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tongueI escaped the ranch for the National Bison Association Winter Conference and learned a lot (ahem!). So much, in fact, that three particular events stood out and warrant their own posts.

Part One: Spicy Tongue

We opened Friday morning with Mr. Butcher and a huge hunk of meat. Mr. Butcher could have been pulled straight off a Disney set, complete with black apron, chain-link belt, burly frame, and black beard. I entered the room with trepidation, wondering if the gore would put me ill at ease but was remarkably impressed with the precision and science that was shared. Slicing cuts of meat from the carcass (such an ugly word) actually is more art form than not. (Helpful hint: when in doubt, slice with the bone.)

I absorbed it all like a sponge. Mr. Butcher hefted a bison shoulder around, delicately removing bone and separating muscle all while explaining the qualities of each cut of meat from its toughness to its flavor quality. Biggest take away: muscles used more heavily by the animal during life contain the most flavor; therefore, our lovely filet mignon, though tender, lacks the flavor found in “less desirable” cuts. My next stop at the butcher counter will include flat iron steak – deemed by Mr. Butcher as superior to the elitist filet.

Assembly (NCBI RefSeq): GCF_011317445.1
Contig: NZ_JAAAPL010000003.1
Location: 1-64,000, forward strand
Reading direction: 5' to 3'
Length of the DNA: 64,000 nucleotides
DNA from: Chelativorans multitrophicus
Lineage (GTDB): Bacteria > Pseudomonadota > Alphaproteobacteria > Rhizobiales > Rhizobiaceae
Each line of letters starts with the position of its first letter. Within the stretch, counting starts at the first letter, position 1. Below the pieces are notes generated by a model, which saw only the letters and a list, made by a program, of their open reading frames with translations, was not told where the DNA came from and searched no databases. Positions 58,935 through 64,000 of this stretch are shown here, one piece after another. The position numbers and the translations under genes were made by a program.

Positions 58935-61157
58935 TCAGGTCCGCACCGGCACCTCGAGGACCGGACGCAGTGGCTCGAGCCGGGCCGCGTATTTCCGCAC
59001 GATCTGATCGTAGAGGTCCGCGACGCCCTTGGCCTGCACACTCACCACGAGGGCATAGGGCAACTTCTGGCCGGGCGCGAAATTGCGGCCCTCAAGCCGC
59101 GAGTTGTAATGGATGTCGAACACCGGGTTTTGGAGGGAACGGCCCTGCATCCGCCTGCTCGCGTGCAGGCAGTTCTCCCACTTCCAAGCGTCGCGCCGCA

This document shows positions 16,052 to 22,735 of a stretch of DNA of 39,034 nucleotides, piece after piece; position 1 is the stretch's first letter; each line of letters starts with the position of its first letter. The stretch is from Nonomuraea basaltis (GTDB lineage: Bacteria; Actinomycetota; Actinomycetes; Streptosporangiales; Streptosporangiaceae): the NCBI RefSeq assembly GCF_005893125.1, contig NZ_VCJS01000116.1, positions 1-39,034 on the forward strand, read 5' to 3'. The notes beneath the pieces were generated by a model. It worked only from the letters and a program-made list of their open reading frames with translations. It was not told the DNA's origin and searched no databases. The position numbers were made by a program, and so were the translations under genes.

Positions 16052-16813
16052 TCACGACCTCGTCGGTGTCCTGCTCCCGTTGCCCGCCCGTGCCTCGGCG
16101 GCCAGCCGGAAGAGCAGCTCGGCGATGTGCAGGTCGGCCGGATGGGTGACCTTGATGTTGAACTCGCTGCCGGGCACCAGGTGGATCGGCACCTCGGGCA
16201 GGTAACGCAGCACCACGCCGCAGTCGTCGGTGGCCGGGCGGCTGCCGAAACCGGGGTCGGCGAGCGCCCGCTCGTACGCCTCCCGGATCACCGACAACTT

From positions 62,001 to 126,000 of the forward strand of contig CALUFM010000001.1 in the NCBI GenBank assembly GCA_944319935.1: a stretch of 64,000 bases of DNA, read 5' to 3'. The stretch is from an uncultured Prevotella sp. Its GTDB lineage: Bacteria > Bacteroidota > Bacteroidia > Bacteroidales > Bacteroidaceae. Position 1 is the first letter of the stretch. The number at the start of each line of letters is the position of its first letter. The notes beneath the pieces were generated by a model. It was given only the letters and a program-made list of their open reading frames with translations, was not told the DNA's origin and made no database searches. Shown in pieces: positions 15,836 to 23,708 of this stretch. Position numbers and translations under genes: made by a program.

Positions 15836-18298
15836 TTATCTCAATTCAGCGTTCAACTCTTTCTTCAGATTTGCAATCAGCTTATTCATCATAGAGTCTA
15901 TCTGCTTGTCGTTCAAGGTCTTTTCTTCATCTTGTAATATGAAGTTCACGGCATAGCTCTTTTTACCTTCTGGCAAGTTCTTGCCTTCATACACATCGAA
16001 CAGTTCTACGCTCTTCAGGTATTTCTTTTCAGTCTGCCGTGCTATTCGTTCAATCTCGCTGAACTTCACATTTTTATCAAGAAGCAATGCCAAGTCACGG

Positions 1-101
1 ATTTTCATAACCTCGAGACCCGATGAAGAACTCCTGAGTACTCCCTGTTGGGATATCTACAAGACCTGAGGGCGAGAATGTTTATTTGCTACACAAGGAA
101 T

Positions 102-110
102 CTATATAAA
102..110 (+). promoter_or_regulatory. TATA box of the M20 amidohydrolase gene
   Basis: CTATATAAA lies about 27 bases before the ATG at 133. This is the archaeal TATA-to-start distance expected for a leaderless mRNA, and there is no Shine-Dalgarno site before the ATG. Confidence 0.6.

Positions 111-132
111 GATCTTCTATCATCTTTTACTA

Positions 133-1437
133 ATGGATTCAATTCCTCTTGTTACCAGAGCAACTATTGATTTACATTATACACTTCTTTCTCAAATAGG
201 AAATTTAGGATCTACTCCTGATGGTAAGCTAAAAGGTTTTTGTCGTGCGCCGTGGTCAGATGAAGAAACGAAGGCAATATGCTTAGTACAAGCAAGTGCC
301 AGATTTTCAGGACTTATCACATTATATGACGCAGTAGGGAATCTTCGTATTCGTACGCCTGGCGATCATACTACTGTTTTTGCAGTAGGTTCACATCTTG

And then he pulled out tongue, 3 in fact. Amazingly (or not) it looks exactly like a tongue. Mr. Butcher began singing its praises while peeling (yes, peeling) the outer layer off the stiff chunk of meat. I felt as though I was being let in on a big secret – that tongue is actually a delicacy I’ve been ignorant of all these years. My only experience of tongue had been a trick my mother played on me and my siblings in our youth. She served what for all the world looked like a tongue, and she happily indulged our fears much to her glee. It was actually a tenderloin, but I refused to touch the thing. Mother was not to be trusted.

Meanwhile, Mr. Butcher, with genuine delight, shares that he is going to have his student chefs prepare a serving of tongue for all of us to enjoy. My first thought: resignation – I was actually going to try this. Hell the Indians did it, and they bit it off raw and bloody (read: Dances With Wolves bison hunt). I dutifully took my place in line and thanked the chef for my salsa verde smothered tongue on corn tortilla. Knowing procrastination is the enemy of progress, I took a bite and for all the world, it reminded my of a Greek Gyro – the texture was identical. “Not bad,” I thought, and gobbled up the rest.

So what’s next, brains or intestines anyone? Let’s not push it. My maturity has its limits…